Often times in literature, it is common for people to view different articles, novels, and short stories in a perspective that is common to us. What we sometimes fail to do in this analysis of literature is look at issues going on in the story, characters, or the major theme from a different perspective or angle in order to fully understand how many different groups would view the same literature being analyzed. By expanding our thought process and entertaining these different viewpoints, our own contentions, opinions, and ideals will be enhanced with a more worldly view and we can also begin to understand and tolerate the ideals of others who may think differently than our own viewpoints. One short story that has many different levels and can be viewed from many different perspectives is Ann Petry’s “Like A Winding Sheet” which tells the short tale of an unnamed African American man and his stressful life on a day that is particularly overwhelming. Many themes and perspectives can be overlooked and viewed through this story but if you can view this story from both an economist viewpoint and the viewpoint of a feminist it can further our understanding of what Johnson’s life could have been like, also it is important to note the effect of stress, frustration, and anger are all intertwined.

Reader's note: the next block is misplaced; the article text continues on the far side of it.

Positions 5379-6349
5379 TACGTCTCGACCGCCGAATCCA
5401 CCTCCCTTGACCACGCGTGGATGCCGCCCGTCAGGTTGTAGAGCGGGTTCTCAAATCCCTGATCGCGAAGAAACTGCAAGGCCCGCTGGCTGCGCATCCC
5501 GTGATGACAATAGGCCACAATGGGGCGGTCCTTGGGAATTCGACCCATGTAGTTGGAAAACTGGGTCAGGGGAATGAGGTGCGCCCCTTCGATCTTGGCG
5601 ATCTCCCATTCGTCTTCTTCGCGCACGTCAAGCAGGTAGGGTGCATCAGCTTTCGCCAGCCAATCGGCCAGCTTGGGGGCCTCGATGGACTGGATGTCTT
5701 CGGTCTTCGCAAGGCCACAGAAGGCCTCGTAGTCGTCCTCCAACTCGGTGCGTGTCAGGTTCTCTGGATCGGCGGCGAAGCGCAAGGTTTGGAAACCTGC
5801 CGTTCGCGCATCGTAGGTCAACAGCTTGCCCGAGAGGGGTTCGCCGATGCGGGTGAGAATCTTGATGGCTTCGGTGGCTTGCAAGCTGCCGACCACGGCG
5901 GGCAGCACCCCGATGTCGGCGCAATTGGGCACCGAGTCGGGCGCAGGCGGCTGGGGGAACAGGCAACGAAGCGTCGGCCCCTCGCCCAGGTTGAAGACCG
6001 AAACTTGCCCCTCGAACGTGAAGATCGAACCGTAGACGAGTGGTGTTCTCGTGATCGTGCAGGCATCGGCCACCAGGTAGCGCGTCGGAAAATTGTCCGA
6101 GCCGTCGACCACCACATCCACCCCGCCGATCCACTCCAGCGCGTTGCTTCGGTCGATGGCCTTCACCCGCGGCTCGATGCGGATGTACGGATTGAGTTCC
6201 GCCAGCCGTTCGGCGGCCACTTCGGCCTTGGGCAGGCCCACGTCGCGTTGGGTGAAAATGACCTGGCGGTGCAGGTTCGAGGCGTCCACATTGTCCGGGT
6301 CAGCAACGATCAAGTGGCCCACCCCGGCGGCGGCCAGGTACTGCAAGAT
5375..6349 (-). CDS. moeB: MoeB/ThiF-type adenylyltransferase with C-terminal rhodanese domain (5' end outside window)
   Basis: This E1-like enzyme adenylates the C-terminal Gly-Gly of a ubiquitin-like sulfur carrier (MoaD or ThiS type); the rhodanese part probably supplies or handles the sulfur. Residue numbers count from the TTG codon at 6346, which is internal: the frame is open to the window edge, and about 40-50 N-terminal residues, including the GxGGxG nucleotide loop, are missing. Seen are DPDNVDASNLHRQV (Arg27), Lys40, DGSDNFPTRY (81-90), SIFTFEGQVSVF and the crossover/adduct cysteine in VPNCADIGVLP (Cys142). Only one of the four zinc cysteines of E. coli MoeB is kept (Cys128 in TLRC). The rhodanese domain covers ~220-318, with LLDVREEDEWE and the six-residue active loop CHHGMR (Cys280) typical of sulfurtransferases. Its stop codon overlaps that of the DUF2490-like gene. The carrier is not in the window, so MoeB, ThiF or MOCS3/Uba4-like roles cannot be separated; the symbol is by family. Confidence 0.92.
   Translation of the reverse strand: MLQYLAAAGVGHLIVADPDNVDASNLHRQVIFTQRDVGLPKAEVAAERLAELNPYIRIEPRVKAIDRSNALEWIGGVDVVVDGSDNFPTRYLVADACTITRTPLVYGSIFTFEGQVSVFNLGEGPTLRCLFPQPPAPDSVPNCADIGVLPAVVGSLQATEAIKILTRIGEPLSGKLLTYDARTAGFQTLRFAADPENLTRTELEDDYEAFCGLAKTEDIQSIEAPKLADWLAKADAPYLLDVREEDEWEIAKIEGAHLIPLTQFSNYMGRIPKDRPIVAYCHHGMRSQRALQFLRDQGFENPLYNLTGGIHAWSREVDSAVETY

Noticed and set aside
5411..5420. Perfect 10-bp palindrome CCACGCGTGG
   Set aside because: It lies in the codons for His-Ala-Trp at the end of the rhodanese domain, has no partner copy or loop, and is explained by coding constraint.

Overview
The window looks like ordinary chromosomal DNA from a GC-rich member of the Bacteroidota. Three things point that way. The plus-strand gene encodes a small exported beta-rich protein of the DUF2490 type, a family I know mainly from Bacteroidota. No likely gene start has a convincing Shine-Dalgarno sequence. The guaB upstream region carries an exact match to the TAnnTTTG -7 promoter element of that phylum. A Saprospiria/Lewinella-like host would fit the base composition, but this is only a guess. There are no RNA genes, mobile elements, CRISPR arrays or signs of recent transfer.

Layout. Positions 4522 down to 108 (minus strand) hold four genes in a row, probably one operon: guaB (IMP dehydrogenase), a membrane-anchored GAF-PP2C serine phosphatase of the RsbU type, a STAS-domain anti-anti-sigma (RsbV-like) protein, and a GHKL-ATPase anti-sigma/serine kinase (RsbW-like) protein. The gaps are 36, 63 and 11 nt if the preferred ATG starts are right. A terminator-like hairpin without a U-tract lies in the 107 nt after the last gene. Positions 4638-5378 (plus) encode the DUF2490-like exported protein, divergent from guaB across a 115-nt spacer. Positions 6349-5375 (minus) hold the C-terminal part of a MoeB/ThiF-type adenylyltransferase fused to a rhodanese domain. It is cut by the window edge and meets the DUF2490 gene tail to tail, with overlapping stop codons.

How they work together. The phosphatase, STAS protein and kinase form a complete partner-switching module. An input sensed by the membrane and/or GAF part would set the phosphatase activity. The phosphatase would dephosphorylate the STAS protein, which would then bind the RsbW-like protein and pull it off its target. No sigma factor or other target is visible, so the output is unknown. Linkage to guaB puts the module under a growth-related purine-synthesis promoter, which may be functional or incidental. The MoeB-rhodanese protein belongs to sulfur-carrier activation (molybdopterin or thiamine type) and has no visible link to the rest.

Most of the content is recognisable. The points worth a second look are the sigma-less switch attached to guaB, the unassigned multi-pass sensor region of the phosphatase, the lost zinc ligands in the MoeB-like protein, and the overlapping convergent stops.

From the very beginning of “Like a winding sheet” we can tell that the economy and finances will be a repetitive theme throughout the story. The short story takes place in is set in a 1940’s Harlem ghetto where Johnson, the main character is overworked and more than likely underpaid. Johnson earns his family’s living with his hands and feet at a factory where he is often late and tired do to the strenuous and sporadic hours he is allotted to work. “He knew he ought to get up but instead he put his arms across his forehead to shut the afternoon sunlight out of his eyes, pulled his legs up close to his body, testing them to see if the ache was still in them.”...
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